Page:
How to Ground Down & Root into Fall

October is here, if you can wrap your mind around it.

I can’t.

Times like these, when it seems like the year has run away without my noticing, remind us that in order to live in balance, we must work with the seasons, not only among them.

When we cling to summer with sprayed tans and tropical getaways, or hurry winter by closing our windows and refusing to expose our skin to the cool, we neglect the life cycle, and therefore neglect a part of ourselves.

The duty of autumn is to restore balance. After the burst of green life that sustained us through summer, we slow. We root downwards, and inwards. This time of year, plants drop their leaves and move their life force down into the roots. Likewise, we are called to turn inwards, to shed the performative beauty of summer’s broad blooms and to harness the still, heavy, powerful energy of the earth.

We would be foolish to neglect the invitation from Mother Earth to connect. As the school year ramps up and we see the stress of deep winter peering in the distance, we should redouble our efforts to stay warm, grounded, and hydrated.

~ Drink plenty of fluids during this transition. Spend time outside in the rain, if that happens where you live—take hot baths in the evenings if you’re in the desert like me.

~ Carve out time in the early morning or late evening to meditate or take gentle stretches for the neck, shoulders, and hips.

~ Be happy and lighthearted to release your attachment to summer. Take time for yourself in the still-warm afternoons to plant your feet on grass or soil. Do your heavy exercise in the afternoon or evening, if possible.

~ Before bed, take a warm drink like a turmeric latte or herbal tea. (Keep your eyes peeled for a yummy recipe coming your way soon!)

~ Some of my favorite herbal allies for this time of year include ashwaghanda, burdock, cinnamon and milky oats.

~ I recommend eating seasonally as a rule, and even more so when it comes to eating roots in autumn. Eat root vegetables like medicine, allowing their grounded, rooted nature to become part of you as you pull energy from the sugar in its flesh.

Slow down. You have nothing to do, but cook, till Spring.

I’ll leave you with a quote from one of my favorite books of all time. Judith Berger’s Herbal Rituals guides us through the pagan year with an herb per month, and a series of beautiful reminders that Nature works mindfully—as should we.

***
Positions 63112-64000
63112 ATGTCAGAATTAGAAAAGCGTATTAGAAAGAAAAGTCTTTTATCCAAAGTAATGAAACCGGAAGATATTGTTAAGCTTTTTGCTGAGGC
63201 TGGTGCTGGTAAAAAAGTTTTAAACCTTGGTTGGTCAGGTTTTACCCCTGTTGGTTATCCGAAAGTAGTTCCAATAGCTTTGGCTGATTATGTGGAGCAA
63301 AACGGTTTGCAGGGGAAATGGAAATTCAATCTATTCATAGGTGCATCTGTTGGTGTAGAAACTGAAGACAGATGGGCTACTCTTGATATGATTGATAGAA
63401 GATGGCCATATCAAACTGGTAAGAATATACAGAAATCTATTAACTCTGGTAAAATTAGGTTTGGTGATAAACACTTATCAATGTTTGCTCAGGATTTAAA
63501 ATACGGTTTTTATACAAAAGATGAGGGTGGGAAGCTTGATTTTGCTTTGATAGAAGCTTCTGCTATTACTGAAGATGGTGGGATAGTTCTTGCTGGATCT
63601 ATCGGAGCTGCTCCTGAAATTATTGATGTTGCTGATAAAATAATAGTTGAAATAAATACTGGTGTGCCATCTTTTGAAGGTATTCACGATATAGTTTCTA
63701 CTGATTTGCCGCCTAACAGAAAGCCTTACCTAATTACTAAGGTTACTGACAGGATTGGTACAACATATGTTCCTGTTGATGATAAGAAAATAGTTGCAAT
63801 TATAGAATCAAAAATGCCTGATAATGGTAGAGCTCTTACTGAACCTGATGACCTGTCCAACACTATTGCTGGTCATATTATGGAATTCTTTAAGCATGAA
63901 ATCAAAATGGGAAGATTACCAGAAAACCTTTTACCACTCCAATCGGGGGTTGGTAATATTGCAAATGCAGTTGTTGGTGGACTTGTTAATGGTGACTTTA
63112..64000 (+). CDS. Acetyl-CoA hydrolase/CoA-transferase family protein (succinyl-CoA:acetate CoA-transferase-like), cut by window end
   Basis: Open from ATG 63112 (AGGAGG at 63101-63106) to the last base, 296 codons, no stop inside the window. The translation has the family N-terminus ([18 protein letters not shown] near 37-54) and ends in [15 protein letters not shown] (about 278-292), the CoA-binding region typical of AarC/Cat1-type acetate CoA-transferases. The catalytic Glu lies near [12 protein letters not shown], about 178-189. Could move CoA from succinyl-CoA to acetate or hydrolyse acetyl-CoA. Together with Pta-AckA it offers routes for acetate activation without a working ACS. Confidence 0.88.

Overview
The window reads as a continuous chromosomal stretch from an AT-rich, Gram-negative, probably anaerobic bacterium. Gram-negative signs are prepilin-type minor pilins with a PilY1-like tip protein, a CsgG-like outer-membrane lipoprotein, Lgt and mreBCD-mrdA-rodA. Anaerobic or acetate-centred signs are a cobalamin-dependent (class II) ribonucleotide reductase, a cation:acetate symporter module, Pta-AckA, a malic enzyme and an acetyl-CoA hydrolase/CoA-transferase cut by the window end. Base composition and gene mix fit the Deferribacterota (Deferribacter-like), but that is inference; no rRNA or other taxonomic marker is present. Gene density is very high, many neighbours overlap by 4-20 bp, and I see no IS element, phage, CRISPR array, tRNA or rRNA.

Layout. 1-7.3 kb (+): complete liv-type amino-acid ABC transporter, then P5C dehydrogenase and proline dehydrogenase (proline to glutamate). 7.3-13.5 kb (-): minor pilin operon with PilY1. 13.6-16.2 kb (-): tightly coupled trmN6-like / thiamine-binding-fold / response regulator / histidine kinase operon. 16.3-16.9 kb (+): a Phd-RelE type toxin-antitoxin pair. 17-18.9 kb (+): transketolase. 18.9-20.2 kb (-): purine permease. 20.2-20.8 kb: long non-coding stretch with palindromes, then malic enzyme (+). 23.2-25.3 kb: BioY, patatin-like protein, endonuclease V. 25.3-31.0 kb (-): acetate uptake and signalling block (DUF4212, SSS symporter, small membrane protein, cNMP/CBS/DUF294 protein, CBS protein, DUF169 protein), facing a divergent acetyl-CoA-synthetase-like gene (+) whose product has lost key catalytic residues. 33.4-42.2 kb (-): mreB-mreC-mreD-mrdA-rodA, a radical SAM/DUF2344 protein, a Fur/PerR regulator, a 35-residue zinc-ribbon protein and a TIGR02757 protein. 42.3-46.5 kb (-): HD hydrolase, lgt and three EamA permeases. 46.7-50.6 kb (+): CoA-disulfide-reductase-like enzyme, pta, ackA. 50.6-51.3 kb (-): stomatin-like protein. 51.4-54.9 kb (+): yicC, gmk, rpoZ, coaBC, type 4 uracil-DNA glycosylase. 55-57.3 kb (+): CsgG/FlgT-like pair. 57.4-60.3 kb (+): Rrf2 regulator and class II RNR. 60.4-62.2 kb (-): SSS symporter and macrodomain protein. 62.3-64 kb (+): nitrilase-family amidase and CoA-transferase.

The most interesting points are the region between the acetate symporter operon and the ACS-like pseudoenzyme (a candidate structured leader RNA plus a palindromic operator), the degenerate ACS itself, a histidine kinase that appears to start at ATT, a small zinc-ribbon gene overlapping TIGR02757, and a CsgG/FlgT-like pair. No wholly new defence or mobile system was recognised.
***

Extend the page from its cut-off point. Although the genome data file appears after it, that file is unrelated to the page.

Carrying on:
“Before each act which ends life, the Crone* carefully considers how a particular death will affect the pattern of the natural world… The leaves she has touched remind us that death can be breathtaking and inspiring when the moment of letting go comes in its proper course. As fallen leaves grow quiet, we too can slow and settle ourselves down, creating or finding an inner ground; in this soil, we can prepare for ourselves a bed we can dream in, tuning our rhythm to that of the October earth which begins to harden and draw its heat and substance inward and downward. Following the pattern of the trees, we slowly and steadily shed our outer ornaments, thickening our skins like tree bark and pulling our energies within.”

*Berger uses the images of the Maiden, Mother, and Crone to describe the energies of creation, preservation, and destruction. These three energies are recognized across cultures—as Father, Son, Holy Spirit + Brahma, Visnu, Siva + etc.

By: Ellen Humphreys

Tree of Life Mala pictured by Malabella Jewels

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Ellen Humphreys is a classically-trained actor, yoga teacher and light worker. She helps people find tools to guide them on a spiritual path, and loves love. She lives in Los Angeles with her German Shepherd and about a dozen plants. Instagram @outboundyogi www.EllenHumphreys.com

 

 

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